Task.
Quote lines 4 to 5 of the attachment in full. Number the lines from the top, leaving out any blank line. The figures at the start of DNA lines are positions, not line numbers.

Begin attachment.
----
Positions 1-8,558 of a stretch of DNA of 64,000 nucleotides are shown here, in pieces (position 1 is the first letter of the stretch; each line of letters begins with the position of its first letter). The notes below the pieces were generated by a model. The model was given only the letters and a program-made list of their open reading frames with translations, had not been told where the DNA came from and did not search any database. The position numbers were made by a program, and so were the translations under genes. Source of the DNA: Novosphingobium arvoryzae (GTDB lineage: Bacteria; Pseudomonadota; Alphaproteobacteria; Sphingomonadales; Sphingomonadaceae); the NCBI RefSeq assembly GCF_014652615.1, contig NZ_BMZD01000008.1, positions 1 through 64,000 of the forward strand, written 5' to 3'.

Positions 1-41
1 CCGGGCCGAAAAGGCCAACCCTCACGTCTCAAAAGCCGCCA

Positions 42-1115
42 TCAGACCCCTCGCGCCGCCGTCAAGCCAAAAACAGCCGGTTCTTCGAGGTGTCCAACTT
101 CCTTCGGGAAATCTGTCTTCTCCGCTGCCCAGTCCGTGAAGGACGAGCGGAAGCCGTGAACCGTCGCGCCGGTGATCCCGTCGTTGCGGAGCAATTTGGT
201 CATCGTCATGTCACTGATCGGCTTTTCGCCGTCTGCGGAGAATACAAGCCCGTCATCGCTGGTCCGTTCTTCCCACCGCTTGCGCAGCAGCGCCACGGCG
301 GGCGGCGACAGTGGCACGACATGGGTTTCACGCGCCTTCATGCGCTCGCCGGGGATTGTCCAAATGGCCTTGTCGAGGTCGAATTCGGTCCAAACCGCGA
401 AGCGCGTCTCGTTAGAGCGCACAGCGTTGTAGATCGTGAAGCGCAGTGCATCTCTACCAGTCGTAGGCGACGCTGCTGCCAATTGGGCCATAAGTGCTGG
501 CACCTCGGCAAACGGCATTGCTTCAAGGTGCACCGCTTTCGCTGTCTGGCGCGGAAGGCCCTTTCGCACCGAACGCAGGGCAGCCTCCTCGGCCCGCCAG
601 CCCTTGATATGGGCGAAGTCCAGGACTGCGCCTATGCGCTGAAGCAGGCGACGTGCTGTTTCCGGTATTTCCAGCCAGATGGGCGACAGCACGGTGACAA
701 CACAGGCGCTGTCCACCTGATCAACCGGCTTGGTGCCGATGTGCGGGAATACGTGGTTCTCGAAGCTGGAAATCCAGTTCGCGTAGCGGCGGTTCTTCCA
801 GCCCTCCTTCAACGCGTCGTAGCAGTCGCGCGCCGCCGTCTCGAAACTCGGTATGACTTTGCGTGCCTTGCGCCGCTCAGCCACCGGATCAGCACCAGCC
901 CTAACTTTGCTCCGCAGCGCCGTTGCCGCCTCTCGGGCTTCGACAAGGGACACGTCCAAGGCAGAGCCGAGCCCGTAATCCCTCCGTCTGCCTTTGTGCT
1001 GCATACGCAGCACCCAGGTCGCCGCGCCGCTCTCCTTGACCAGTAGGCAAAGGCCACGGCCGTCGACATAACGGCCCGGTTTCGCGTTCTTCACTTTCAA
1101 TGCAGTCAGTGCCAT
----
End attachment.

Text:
Positions 42-1115
42 TCAGACCCCTCGCGCCGCCGTCAAGCCAAAAACAGCCGGTTCTTCGAGGTGTCCAACTT